The Daily Star
---- — Anyone looking forward to an interesting election season this fall should already be licking his chops over a couple of juicy races that have sprung up recently.
Longtime local assemblyman Bill Magee, D-Nelson, has not one, but two challengers already vying for his seat to represent the 121st District, which includes most of Otsego County.
Michael Hennessy, a stockbroker and former Oneida County legislator, recently declared his intention to challenge Magee in a Democratic primary. And Brookfield Town Supervisor John Salka, a Republican, also announced his candidacy.
Magee, 74, who has held a seat in the Assembly since the senior George Bush was in the White House, has said he will rely on his record in the Legislature to win yet another term.
“I’ve had a good record of working with my colleagues from both sides of the aisle,” Magee said in an interview with The Daily Star. “They respect me and respect the work that I’ve done as chairman of the Agriculture Committee.”
If anyone knows anything about Magee, it is that he’s stood up for agriculture. He is proud, and rightfully so, of his work over the years advocating for family farmers in this region.
But as Salka put it, “Agriculture is important, but so are jobs.” Magee may find it difficult to convince voters that he is not a one-issue candidate. And it might be difficult to present a compelling counter-argument to Salka’s statement that Magee “has been in office a long, long time, and the energy’s no longer there.”
The same, however, cannot be said for Congressman Richard Hanna, R-Barneveld, who is also facing a primary challenge this fall.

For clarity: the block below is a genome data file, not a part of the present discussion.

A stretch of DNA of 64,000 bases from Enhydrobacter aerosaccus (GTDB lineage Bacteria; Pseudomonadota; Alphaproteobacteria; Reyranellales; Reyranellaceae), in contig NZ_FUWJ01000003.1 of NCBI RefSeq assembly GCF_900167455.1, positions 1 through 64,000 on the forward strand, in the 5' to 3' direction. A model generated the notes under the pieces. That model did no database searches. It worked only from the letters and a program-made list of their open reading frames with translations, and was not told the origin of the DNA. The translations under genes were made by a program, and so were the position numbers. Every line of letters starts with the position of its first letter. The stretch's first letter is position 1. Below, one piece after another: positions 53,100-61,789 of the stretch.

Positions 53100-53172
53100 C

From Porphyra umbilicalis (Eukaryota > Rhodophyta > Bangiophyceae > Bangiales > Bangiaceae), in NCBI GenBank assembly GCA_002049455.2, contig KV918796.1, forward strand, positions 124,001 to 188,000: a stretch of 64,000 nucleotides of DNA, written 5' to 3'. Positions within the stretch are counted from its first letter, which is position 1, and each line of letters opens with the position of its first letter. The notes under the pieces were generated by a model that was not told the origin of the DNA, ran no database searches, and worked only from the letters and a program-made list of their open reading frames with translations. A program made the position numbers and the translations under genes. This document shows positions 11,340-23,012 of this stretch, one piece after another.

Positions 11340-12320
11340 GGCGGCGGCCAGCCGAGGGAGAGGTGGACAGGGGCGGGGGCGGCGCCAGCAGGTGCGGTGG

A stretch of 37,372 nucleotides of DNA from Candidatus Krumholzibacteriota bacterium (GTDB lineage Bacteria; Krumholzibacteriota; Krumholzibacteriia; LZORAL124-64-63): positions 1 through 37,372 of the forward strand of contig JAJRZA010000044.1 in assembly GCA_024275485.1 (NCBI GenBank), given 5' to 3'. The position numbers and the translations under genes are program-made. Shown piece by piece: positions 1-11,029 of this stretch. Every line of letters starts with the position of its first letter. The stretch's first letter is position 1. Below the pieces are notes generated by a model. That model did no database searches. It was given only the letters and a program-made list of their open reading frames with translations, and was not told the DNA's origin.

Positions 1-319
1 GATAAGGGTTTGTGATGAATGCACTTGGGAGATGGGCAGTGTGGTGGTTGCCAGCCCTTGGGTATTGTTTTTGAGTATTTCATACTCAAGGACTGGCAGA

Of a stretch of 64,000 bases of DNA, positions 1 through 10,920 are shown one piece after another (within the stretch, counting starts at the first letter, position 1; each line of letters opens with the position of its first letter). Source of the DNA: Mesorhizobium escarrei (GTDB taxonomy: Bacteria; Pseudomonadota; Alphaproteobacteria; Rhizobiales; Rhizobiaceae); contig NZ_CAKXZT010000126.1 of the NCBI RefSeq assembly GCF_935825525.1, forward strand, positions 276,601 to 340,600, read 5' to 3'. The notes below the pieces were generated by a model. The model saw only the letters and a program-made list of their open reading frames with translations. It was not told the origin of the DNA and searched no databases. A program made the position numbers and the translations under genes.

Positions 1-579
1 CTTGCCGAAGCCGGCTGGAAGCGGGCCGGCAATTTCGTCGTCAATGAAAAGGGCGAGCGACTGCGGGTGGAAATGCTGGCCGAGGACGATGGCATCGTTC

Hanna has proved himself to be an intriguing, self-aware and often unpredictable legislator. When he ran against Democrat Mike Arcuri to represent the 24th Congressional District in 2008, he quite candidly told this newspaper’s editorial board that he was only running as a Republican because the incumbent was a Democrat.
Hanna has since sought to stiffen his credentials somewhat with the GOP base, but has never been one to blindly toe the party line.
Now Assemblywoman Claudia Tenney, R-New Hartford, is attacking Hanna from his right flank in a bid for his seat in the House of Representatives.
“He has been taking populist positions as opposed to taking the positions he said he would,” Tenney told The Daily Star.
We doubt Hanna would quarrel too much with this characterization. And Tenney, who is sharp, intelligent and well-spoken, is herself no cookie-cutter Republican. And two other Republicans may yet jump in — both decidedly more conservative than the iconoclastic Hanna.
It is unlikely that Hanna will join in a race to the right, so we are interested to see how this one plays out.